Friday, February 04, 2005

Mevrouw Flapper in een Rollenstoel

Mevrouw Flapper showed up today in a wheelchair. Yesterday she wasn't in the restaurant. Usually, she makes in with her walker, everso slowly. But today she was wheeled in. I said, "Mevrouw Flapper! Ik heb je gemist gisteren." (Literally, I missed you yesterday.) She started crying. I didn't know what to do. I knew it had to do with her newly acquired means of transport. So strange. Her face is so alive and happy all the time. But her legs don't want to work. I was very sad. It must be quite an adjustment for people to move from being so mobile - or even moderately mobile - to a wheelchair.

Of course there are a few of the women who are wheeled in every day and seem to have adjusted quite well. But I'm sure it's been years.

I asked Wilma (the director of the restaurant) today about who I could speak to to get information about the nursing home and how places like that are set up administratively. She e-mailed Corry, the director of the volunteers, and Corry said that if I want a job, I should start looking at the employment agencies.

The problem here (and it's not the first time I've come across it) is that when I ask people for information about an organization (in English or in Dutch) they point me towards internet job sites or employment agencies. The Parachute Book is really not very optimistic about those places, although I continue to look. Of course I would like a job, but, really, I want to talk to people and figure out where I would fit. It's frustrating, but I keep hearing Oprah in a show a few years ago.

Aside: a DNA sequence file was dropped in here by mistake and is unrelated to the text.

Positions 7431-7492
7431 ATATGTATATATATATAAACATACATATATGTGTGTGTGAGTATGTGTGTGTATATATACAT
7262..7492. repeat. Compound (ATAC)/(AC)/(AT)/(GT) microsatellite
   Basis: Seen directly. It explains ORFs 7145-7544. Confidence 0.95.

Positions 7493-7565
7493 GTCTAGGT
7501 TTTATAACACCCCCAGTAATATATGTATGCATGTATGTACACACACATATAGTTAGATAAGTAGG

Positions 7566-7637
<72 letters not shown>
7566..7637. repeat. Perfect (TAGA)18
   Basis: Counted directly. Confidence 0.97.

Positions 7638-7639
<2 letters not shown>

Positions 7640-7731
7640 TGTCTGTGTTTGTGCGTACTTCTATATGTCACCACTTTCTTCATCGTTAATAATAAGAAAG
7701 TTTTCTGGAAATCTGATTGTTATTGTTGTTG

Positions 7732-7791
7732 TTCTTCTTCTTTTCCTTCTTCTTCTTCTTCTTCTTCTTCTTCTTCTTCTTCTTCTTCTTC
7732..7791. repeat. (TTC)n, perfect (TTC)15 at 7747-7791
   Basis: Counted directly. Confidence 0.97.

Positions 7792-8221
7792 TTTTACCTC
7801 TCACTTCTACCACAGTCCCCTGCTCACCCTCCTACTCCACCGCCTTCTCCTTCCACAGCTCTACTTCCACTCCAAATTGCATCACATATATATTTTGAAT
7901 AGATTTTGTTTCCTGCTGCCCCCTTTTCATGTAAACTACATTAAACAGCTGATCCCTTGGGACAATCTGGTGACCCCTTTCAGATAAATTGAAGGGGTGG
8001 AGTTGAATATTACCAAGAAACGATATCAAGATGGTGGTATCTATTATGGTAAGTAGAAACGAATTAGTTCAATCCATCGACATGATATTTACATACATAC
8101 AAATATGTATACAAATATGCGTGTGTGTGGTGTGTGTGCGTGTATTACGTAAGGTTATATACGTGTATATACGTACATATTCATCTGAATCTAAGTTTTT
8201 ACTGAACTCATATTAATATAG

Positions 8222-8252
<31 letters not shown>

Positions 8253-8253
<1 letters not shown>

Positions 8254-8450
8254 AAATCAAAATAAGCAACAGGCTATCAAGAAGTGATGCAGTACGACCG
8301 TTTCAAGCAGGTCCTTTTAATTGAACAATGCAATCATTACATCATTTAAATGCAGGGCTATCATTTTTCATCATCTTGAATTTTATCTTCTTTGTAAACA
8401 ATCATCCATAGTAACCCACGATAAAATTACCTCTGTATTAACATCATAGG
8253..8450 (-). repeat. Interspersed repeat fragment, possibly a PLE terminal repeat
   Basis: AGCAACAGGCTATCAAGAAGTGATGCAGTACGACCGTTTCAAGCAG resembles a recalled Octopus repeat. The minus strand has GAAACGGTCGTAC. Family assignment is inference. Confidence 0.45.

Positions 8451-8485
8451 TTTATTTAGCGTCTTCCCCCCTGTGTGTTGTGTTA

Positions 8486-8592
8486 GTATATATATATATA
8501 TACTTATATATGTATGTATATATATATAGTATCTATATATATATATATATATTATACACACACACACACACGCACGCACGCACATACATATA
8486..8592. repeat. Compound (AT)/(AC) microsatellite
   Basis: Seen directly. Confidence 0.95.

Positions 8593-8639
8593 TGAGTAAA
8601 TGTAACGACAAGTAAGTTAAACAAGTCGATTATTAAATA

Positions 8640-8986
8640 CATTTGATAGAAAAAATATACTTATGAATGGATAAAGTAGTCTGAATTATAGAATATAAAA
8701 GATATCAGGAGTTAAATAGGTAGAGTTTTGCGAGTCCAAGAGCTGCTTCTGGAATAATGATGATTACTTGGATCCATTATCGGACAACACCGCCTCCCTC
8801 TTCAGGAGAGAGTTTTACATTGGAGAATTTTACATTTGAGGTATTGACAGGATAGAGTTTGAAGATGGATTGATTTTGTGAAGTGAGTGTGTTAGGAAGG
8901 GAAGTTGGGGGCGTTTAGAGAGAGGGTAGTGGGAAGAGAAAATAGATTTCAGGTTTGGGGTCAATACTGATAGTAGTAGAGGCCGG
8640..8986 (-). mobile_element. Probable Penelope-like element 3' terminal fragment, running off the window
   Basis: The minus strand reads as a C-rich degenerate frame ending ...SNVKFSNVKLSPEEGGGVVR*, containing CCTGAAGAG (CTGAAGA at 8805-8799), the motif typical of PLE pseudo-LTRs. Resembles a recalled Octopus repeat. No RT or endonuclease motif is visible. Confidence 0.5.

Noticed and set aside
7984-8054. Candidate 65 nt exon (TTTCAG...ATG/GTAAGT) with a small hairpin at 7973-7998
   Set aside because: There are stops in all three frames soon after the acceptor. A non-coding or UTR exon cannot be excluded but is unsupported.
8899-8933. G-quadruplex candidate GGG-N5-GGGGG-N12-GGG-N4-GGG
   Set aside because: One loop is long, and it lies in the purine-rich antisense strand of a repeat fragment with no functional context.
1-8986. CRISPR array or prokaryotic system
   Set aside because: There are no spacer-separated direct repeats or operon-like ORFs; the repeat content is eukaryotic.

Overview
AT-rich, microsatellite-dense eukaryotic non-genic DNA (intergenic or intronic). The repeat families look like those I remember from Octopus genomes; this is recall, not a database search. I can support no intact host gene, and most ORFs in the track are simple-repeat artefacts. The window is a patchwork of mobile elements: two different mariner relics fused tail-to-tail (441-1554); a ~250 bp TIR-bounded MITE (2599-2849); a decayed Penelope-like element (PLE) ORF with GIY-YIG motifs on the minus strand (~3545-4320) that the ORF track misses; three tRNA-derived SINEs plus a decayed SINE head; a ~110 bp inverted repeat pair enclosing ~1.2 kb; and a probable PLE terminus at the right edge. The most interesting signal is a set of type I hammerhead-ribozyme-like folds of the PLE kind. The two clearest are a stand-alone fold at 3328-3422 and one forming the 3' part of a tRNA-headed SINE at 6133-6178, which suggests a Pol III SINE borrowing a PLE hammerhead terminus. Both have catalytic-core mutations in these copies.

At the time, she was talking to people who can't say no when a friend asks them a favor. Oprah said, "If you don't want to do it, say no. They're looking for a yes. They'll just go to the next person in search of a yes."

So I have transposed that in my mind and added a little of someone else's philosphy so that it's ME looking for a yes. So if they give me a no, or some other b.s. answer, I'll just move on, thank you. That's not what I'm looking for. I'm looking for a yes or the answer to my question. Problem is that some people think that that's what I'm looking for and move right to answer the "Do you have a job for me?" question. I'm smart enough to ask the questions I want answered. They should just answer my questions.

All in all, though, people are being helpful. I believe things are moving in the right direction. I think every no (and I got another recently) is a step towards my eventual employment. Tomorrow I have a lunch appointment with a woman from choir at church. She's a surgeon originally from Berlin. I thought she might be able to explain the Dutch health care system to me from an outsider's point of view.

On a bright note: Today Wilma walked up and told me my Dutch was getting better. "Het gaat veel beter met het Nederlands, he?"


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